1. Data can be provided to the analysis function in a pyGSTi dataset, which can be imported using the pygsti.io.load_tddataset() function, demostrated above. The automated input for this currently has limited functionality, and the analysis is much slower when using this form of input. However, this method has the advantage of simplicity: minimal user specification is required when the analysis uses such a dataset.

  2. Data can be provided to the analysis function as an ordinary numpy array. The analysis is faster when using this format. The array can have a range of different dimensions, but the most flexible format is when the array is 4 dimensional.

Here we will explain the format when the array is 4 dimensional, below we will demonstrate the method with lower dimensional arrays. When the input array is 4 dimensional, the input data format is a numpy array $A$ of dimension $(S \times E \times M_{\rm marg} \times T)$, where

  1. $S$ is the number of sequences,
  2. $E$ is the number of "entities" (often 1; and more on this below),
  3. $M$ is the number of possible measurement outcomes for each circuit,
  4. $T$ is the number of timesteps.

The matrix element $A[s,e,m,t]$ should record the number of counts (a value in $0,1,\dots,N-1$) for measurement outcome $m$, on entity $e$, for sequence $s$, with the $t^{\rm th}$ set of repeats for that sequence.

The aspect of this array that is perhaps least inuitive is the "entities" concept. This allows the storing of independent data for the same circuits, timestamps, and the same possible measurement outcomes for more than one "entity". For example, if multiple single-qubit experiments are implemented in parallel, and any correlations between measurement outcomes are discarded, the data from each qubit can be stored with different entity indexes. This then allows for two things:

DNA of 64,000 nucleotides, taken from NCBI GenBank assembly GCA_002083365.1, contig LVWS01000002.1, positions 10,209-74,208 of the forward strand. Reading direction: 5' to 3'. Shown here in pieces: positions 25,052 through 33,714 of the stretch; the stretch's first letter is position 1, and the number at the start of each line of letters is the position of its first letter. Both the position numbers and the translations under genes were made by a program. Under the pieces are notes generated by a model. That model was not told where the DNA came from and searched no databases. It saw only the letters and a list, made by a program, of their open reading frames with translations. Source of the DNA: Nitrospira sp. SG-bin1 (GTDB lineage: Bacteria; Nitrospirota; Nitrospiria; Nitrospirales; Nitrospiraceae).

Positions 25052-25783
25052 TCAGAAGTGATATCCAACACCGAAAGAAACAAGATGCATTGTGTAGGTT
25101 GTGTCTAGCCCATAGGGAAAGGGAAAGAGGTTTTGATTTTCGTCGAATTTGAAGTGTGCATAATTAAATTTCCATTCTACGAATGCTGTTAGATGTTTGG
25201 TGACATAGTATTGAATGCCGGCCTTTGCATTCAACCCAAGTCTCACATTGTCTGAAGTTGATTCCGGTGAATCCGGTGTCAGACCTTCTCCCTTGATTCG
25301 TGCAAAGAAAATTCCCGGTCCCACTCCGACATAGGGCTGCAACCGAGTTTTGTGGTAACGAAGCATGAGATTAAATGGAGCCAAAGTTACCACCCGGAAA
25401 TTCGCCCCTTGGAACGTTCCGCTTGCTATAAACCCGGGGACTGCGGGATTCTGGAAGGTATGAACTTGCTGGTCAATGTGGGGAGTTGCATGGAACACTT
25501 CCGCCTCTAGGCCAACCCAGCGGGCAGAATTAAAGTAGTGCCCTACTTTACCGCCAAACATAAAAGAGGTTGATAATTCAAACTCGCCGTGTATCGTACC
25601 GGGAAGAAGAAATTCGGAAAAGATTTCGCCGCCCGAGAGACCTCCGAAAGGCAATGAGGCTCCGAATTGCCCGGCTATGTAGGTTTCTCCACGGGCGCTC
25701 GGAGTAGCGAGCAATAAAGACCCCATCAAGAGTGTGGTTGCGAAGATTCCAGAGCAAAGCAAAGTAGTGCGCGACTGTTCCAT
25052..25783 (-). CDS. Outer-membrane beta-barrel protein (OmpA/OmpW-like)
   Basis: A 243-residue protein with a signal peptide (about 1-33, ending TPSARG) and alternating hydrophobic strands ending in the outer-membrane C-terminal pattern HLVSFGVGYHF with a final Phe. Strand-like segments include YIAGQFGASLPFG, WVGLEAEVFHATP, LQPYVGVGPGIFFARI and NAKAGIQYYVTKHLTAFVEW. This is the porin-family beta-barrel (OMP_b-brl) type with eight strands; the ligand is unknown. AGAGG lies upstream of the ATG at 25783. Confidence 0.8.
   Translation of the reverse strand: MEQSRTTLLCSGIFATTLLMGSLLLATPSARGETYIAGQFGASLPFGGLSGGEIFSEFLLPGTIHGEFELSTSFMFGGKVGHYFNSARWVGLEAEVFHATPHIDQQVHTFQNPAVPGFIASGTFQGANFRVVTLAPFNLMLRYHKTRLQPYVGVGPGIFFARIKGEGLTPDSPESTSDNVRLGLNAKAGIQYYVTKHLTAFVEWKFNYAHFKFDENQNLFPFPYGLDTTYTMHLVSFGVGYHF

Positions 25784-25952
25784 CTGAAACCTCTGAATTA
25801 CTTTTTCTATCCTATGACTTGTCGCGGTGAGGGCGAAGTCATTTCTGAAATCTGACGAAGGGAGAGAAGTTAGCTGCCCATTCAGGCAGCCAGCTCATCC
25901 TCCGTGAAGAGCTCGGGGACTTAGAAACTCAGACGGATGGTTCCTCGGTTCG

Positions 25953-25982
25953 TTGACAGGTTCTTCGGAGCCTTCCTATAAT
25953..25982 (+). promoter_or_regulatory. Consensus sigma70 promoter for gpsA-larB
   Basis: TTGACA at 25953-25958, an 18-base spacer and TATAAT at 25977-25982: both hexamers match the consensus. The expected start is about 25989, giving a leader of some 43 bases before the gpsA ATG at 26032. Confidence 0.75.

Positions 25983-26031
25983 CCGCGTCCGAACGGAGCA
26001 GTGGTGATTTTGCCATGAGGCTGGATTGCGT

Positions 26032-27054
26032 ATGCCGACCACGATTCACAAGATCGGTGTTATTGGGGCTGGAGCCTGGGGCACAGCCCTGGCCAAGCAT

1. The analysis function independently looks for drift in each entity.
  2. The analysis function combines the data from all entities, to see if that has evidence for drift which was not evident in the analysis of each entity independently. For example, weak evidence for drift in each entity can combine to convincing evidence for drift in the device as a whole.

Later we will discuss further how to use this "entities" concept to optimize data analysis, via examples.

As shown below, the input data is stored in the results object as an $(S \times E \times M \times T)$ array, which is the same format as can be used for the input. In our GST example there are 3121 sequences ($S = 3121$), a single entity ($E = 1$), two-outcome measurements ($M=2)$, and 500 timesteps ($T=500$).

In [14]:
import numpy as np
(3121, 1, 2, 500)

The analysis methods

What is the aim of the methods in this tutorial?

The analysis presented in this tutorial has two purposes: to detect and characterize drift. To explain this further, we need to define what we mean by drift.

There is an underlying probability for circuit $s$ to output the measurement outcome $m$ at time $t$. Denote this by $p_{s,m,t}$, and assume these probabilities satisfy $\sum_m p_{s,m,t} = 1$ for all $s$ and $t$ (i.e., one of the $M$ measurement outcomes is always observed). By definition, there is no drift if $p_{s,m,t} = p_{s,m,t'}$ for all $s,m,t,t'$. Otherwise there is drift.

In the experiments considered herein, we are essentially taking $N$ samples from a multinomial probability distribution with probability vector $(p_{s,0,t},p_{s,1,t},\dots)$ for each $s$ and $m$, at a set of equally-spaced times. As such, the data allows us to estimate properties of the vectors:

$$ \boldsymbol{p}_{s,m} = (p_{s,m,t_1},p_{s,m,t_2},\dots,p_{s,m,t_3}).$$

The aim of our analysis is:

  1. Drift Detection: Starting from the assumption that there is no drift, decide whether there is statistically significant evidence in the data that $p_{s,m,t}$ is not independent of $t$.